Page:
Scottish National Dictionary (1700–)

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SPOACH, v., n. Also spoatch, spotch. [spotʃ]

I. v. 1. intr. To poach (Sc. 1825 Jam.; Rxb. 1923 Watson W.-B., Rxb. 1971). Deriv. spoacher, a poacher (Ib.). Rxb. 1805  A. Scott Poems 52:
For spoatching tricks had few their marrow.
Rxb. 1824  Rymour Club Misc. (1912) II. 49:
To plunder and spoatch in the way of your trade.
Sc. 1934  Gallov. Annual 11:
The auld spoacher that was mairrit on her faither's sister.

2. To sponge, scrounge around for favours (Sc. 1825 Jam.; ‡Rxb. 1923 Watson W.-B.; Bwk. 1942 Wettstein, Bwk. 1971). Deriv. spoacher, a sponger, scrounger (Ib.).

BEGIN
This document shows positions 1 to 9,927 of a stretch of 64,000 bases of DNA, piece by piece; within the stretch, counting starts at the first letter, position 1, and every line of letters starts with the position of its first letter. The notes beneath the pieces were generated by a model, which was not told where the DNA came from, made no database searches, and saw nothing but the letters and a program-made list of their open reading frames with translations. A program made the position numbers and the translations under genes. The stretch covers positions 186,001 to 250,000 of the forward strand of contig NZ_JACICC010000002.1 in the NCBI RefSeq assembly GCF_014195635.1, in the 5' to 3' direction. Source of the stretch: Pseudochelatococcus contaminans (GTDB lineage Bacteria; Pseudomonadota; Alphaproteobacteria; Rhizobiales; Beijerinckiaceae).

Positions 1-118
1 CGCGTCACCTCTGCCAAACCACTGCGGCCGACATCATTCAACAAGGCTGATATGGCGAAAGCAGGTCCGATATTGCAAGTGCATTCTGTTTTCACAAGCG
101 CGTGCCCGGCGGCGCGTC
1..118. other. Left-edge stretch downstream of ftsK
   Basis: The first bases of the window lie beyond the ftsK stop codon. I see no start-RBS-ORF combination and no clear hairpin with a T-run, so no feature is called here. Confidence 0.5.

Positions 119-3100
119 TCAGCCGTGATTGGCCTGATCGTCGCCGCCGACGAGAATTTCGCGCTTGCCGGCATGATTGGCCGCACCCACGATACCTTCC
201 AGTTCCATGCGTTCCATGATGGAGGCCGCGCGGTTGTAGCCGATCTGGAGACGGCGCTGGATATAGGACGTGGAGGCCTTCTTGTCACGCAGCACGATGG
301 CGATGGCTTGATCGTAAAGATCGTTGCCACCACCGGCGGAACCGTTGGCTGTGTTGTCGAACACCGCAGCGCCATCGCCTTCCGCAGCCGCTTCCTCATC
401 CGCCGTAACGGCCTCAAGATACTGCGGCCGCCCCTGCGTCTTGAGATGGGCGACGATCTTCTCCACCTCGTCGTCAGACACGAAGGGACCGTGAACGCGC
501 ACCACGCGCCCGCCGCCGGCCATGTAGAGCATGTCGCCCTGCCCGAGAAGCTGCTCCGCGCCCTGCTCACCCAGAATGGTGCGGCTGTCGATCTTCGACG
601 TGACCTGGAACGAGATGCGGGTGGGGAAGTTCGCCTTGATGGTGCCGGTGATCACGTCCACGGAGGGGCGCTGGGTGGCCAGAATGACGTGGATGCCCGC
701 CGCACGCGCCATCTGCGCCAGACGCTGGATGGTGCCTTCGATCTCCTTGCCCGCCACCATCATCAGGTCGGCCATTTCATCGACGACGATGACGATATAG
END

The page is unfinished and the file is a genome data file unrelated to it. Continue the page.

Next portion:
3. To pry, rummage or poke about in (Rxb. 1923 Watson W.-B., 1942 Zai). Bwk. 1943  W. L. Ferguson Vignettes 75:
Spotchin' for sweets i' the wrang place.
Bwk. 1958  :
What are ye spoachin in that drawer for?

4. tr. To look for, seek. Sc. 1847  R. Chambers Pop. Rhymes 244:
I'm gaun awa' to spotch my fortune.

II. n. A sponger, scrounger (Bwk. 1942 Wettstein); one who pokes about, a prying inquisitive person (Rxb. 1923 Watson W.-B., Rxb. 1971). Adj. spoachie, of a horse that continually snatches mouthfuls of grass in passing (Rxb. 1921). s.Sc. 1836  Wilson's Tales of the Borders II. 168:
He's sic a spotch that hide a thing where ye will he'll hae his dirty fingers on't.

[Variant of Eng. poach with prothetic s. See S, letter, 5.]

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"Spoach v., n.". Dictionary of the Scots Language. 2004. Scottish Language Dictionaries Ltd. Accessed 17 Jul 2018 <http://www.dsl.ac.uk/entry/snd/spoach>

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